The Academic Integrity Assessment Committee at St. Edward’s University is trying to find out if academic honesty — or rather academic dishonesty — is a problem on campus.
“For the 2014-2015 [Academic Year], there were 19 academic dishonesty reports submitted to my office,” said Molly Minus, associate vice president for Academic Affairs.
In order to find out if there is a larger issue with cheating, the committee will provide a link to a 10-minute anonymous survey to students and faculty through e-letters, Canvas and Blackboard throughout the end of March and the first week of April. Those who take the survey will be entered into a raffle for a $100 gift card.
“We really want to know what [faculty and students] think about this important issue,” Minus said, encouraging them to take the survey.
Minus said information gathered from the surveys will provide the committee with:
· A current understanding of our academic integrity policy
· The opportunity to hear attitudes about academic honesty
· Context when making educational decisions regarding academic integrity
But what about those who don’t get caught cheating? How many of those cases are there? Has the rise oftechnology affected plagiarism/cheating? That is information the survey and focus groups should provide.
“From data from academic dishonesty reports submitted to my office over the past 12 years, it appears that technology has provided easy access to online sources for plagiarism,” Minus said. “However, technology has also provided resources for detecting plagiarism such as Turnitin and Google.”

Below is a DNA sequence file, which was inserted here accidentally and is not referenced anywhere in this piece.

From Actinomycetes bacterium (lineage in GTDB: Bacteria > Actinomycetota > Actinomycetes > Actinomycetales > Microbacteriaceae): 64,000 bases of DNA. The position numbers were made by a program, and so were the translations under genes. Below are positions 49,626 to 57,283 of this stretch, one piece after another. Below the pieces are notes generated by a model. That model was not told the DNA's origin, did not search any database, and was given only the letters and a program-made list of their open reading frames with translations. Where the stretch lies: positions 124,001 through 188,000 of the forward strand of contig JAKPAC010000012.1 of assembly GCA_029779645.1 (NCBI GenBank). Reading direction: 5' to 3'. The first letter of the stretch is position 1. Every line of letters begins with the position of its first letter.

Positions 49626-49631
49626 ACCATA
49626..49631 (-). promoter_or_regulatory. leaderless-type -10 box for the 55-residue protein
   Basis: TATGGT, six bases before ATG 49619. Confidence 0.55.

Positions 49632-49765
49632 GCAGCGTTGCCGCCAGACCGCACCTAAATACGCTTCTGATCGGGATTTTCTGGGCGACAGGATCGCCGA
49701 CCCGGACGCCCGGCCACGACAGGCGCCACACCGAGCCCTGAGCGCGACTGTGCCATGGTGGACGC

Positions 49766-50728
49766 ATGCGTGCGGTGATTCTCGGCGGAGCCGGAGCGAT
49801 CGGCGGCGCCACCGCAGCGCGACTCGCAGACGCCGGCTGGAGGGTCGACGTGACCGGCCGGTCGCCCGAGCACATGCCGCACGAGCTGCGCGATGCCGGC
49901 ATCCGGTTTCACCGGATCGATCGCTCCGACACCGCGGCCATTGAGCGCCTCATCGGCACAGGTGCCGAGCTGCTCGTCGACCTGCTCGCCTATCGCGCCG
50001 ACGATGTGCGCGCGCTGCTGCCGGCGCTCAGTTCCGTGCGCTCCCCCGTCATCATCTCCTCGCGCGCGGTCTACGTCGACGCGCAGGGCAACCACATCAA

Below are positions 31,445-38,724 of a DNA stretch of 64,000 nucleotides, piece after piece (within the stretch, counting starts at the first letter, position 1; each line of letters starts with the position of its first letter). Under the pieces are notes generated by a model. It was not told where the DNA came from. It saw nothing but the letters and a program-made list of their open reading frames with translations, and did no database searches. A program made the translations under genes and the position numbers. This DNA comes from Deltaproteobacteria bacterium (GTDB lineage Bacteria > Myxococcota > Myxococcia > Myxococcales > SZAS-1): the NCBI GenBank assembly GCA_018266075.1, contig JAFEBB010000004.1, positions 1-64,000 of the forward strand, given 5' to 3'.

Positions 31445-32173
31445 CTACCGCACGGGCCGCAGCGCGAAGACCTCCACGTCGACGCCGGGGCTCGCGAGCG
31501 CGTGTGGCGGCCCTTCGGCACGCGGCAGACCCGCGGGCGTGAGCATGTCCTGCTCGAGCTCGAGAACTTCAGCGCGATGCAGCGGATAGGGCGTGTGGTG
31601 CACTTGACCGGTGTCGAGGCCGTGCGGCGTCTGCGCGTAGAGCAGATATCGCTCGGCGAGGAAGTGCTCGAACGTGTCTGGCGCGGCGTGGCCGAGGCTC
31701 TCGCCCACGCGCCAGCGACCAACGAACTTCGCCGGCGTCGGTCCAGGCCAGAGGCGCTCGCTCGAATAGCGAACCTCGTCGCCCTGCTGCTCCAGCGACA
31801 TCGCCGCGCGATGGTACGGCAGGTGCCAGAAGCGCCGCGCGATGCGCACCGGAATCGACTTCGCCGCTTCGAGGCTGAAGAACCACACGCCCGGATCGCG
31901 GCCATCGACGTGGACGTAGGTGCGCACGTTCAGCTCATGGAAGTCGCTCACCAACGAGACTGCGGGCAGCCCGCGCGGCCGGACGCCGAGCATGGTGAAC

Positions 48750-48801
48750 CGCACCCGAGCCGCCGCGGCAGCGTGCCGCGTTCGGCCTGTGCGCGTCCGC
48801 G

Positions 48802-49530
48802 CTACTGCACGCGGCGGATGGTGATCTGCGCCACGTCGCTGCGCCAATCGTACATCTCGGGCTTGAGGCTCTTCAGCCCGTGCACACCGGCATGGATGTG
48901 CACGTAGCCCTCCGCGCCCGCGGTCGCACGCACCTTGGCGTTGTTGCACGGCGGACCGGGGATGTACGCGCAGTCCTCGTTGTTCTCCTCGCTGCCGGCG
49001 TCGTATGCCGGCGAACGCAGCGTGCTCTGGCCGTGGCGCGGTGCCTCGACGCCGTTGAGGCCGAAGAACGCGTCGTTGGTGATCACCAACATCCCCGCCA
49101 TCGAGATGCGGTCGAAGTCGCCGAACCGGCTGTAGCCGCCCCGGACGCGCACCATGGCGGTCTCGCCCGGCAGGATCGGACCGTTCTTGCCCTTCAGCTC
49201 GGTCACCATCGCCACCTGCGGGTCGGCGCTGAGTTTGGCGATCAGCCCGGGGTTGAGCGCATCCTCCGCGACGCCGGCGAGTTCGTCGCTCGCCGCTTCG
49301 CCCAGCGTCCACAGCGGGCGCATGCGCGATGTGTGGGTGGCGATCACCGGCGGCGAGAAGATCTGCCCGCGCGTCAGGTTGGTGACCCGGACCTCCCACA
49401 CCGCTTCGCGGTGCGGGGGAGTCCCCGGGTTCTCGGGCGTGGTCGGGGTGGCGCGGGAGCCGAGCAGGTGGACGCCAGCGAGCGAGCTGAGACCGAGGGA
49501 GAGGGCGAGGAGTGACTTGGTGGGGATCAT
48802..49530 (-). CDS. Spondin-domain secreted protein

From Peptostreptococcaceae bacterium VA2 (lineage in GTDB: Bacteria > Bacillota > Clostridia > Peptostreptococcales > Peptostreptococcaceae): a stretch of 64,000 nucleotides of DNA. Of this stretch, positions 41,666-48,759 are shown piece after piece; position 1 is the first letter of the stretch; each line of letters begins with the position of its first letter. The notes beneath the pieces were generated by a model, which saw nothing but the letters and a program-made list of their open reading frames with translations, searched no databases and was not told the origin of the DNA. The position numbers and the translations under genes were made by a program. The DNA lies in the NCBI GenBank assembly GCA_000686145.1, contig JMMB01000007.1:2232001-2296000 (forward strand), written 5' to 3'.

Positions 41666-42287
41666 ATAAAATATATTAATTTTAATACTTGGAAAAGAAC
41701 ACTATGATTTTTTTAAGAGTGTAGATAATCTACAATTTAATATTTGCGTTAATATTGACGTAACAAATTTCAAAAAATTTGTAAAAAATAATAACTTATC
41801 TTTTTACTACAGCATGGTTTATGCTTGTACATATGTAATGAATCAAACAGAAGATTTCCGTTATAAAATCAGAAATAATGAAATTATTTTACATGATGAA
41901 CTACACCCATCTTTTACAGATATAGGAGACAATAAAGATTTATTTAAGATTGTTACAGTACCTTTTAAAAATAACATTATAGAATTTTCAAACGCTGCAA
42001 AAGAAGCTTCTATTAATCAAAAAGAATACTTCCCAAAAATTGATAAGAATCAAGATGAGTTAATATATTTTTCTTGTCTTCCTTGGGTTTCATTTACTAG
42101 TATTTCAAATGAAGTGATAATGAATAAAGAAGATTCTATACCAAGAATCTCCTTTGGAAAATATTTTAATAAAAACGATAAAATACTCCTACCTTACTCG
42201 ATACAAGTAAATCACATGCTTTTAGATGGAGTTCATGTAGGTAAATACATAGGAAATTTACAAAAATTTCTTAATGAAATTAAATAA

Minus said there are new concerns involving technology use, “such as smart watches, cell phones and tablets” that could be used to cheat on exams.
As for writing-based classes, there are other concerns that don’t necessarily revolve around cheating on a test — but rather having others edit work.
“I think teachers need to be clearer about policies on getting help outside the Writing Center,” Associate Dean of the School of Humanities Lynn Rudloff said.
Sometimes a professor can tell that someone has helped a student with a writing assignment, but since they were not clear about appropriate forms of “help” in their syllabi, they cannot expect students to know the differences, Rudloff said.
Established in 2015, the newly-formed committee was created with the purpose of “collecting information through student, faculty and staff focus groups and from surveys.”
This committee is consulting with the International Center for Academic Integrity (ICAI) at Clemson University, who has assisted hundreds of institutions in hopes of identifying and promoting values of academic integrity.